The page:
CATHY WURZER: Thank you. Are you also thinking, when it comes to these bus driver shortages that we've been dealing with, as you mentioned at the beginning of our conversation, is safety concerns also putting a crimp in recruiting?

RYAN TIMLIN: I can't speak to that. On operations for operators, there has been a bit of an uptick since they did increase the wages a year ago. But there's also an issue with retention, which I think if you offer enough in wages, you'll find people who are willing to stay who have the skill to deal with the situation.

The union has worked to get different things, like an apprenticeship program to provide access to long term employees who can give advice to a new operator, because you're pretty much out there on your own most of the time. There are things that the company has worked with us on. But I think more can be done to entice, to make it a job that people want to stay at a long time, and to bring service up.

If more riders come out, a lot of that activity will slowly go away. But in order to get more riders out, we have to increase the number of operators. We've had to reduce that since before COVID, because, like I said, our numbers are down. Before COVID, I think we're roughly around 400 operators down right now.

CATHY WURZER: Final question, quick question-- you have a 10 day cooling off period before workers can strike. If there's no progress in the next 10 days, when it comes to negotiations, would you immediately call a strike?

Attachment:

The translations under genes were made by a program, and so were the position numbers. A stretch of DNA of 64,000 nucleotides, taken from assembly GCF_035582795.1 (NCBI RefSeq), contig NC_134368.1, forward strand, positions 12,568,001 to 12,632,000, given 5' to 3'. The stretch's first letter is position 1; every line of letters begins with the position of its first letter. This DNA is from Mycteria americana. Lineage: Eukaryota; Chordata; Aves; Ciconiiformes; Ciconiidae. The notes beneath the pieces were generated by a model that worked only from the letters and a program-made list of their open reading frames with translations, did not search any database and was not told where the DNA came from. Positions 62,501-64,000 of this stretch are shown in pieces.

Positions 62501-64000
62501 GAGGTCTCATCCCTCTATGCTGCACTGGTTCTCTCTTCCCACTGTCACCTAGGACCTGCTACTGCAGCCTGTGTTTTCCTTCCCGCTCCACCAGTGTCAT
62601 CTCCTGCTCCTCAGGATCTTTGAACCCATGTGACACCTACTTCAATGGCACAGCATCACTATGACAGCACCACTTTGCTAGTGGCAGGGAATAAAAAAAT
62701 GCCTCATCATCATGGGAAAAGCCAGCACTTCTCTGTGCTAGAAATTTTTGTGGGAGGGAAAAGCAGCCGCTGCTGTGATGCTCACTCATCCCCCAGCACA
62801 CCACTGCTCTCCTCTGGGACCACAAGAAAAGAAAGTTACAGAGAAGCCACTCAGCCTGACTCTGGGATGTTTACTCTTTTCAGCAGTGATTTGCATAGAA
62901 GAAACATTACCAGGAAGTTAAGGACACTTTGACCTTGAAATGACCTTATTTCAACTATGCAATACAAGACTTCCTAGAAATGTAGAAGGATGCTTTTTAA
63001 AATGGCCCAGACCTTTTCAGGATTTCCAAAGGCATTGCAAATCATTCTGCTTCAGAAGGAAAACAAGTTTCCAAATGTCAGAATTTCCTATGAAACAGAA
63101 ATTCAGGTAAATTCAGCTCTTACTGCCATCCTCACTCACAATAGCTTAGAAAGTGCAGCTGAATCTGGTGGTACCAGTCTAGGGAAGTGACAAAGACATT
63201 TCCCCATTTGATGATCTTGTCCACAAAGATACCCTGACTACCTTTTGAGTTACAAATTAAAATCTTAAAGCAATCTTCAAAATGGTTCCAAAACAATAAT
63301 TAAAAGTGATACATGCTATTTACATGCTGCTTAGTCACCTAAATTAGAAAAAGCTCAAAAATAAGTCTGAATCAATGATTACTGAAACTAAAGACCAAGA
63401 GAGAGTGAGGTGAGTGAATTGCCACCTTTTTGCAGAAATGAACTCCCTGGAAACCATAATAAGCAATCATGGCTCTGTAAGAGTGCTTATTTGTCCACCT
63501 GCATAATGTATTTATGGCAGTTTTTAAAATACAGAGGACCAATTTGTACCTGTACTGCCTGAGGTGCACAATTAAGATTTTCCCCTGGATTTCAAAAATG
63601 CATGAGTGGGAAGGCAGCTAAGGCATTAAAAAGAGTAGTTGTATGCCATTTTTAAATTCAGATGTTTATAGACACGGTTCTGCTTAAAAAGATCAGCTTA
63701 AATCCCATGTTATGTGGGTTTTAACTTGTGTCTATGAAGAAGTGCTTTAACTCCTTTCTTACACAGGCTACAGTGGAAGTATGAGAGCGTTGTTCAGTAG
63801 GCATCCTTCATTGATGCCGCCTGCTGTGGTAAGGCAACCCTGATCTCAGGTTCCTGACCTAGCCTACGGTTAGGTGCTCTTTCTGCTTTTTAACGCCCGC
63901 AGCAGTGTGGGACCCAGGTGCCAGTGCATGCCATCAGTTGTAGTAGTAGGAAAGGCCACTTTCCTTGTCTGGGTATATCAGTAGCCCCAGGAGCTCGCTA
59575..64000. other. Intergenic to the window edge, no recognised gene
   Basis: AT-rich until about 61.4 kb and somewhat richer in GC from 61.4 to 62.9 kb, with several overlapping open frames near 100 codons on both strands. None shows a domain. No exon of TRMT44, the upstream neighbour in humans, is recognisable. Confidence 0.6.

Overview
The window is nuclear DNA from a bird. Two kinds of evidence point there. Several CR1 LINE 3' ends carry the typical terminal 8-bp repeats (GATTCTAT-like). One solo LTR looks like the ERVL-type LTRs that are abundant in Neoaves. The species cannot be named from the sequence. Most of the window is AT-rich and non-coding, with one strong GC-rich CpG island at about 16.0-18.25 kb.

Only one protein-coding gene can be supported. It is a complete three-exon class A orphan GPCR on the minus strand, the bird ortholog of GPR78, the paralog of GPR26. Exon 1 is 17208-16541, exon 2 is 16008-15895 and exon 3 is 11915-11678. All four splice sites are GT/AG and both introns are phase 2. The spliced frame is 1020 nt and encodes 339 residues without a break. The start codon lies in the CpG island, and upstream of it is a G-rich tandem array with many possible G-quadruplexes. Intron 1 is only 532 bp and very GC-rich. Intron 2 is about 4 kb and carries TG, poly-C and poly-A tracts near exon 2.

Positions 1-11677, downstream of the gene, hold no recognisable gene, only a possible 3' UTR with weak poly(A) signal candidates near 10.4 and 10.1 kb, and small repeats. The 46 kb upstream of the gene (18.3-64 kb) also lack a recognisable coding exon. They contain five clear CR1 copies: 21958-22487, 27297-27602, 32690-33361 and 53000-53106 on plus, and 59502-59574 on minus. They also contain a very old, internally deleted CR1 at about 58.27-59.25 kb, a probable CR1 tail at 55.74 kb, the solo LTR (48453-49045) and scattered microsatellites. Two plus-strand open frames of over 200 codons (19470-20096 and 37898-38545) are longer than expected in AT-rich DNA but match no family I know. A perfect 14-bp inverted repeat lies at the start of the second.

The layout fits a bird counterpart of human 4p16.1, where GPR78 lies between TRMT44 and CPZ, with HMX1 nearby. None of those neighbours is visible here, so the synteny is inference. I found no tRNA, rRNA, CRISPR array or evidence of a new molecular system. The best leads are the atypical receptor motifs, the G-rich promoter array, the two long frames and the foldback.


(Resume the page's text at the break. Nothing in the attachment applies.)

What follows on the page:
RYAN TIMLIN: There's a bit more to it than actually just that. We still have two negotiation dates. We have negotiations on September 22 and October 5. We also have not gone into impasse yet.

This is just the members giving authorization for us to prepare for it if we need to. So we still need to reach impasse, and we still need to go to mediation before we can do a 10 day notification. So Metro Transit has an opportunity to come to the table.

They have dedicated funding. If they want to keep a system there, they need to make it enticing for people to get hired. And with dedicated funding, they have the opportunity to right now to make this a sustainable system.

CATHY WURZER: All right. Ryan, appreciate your time. Thank you.

RYAN TIMLIN: Thank you.

CATHY WURZER: Ryan Timlin is the president of the union representing Metro Transit workers. Met Council sent us a statement saying, quoting now, "we're not anticipating any immediate service impacts at this time. Our employees are integral to serving those who rely on transit. We look forward to reaching an agreement."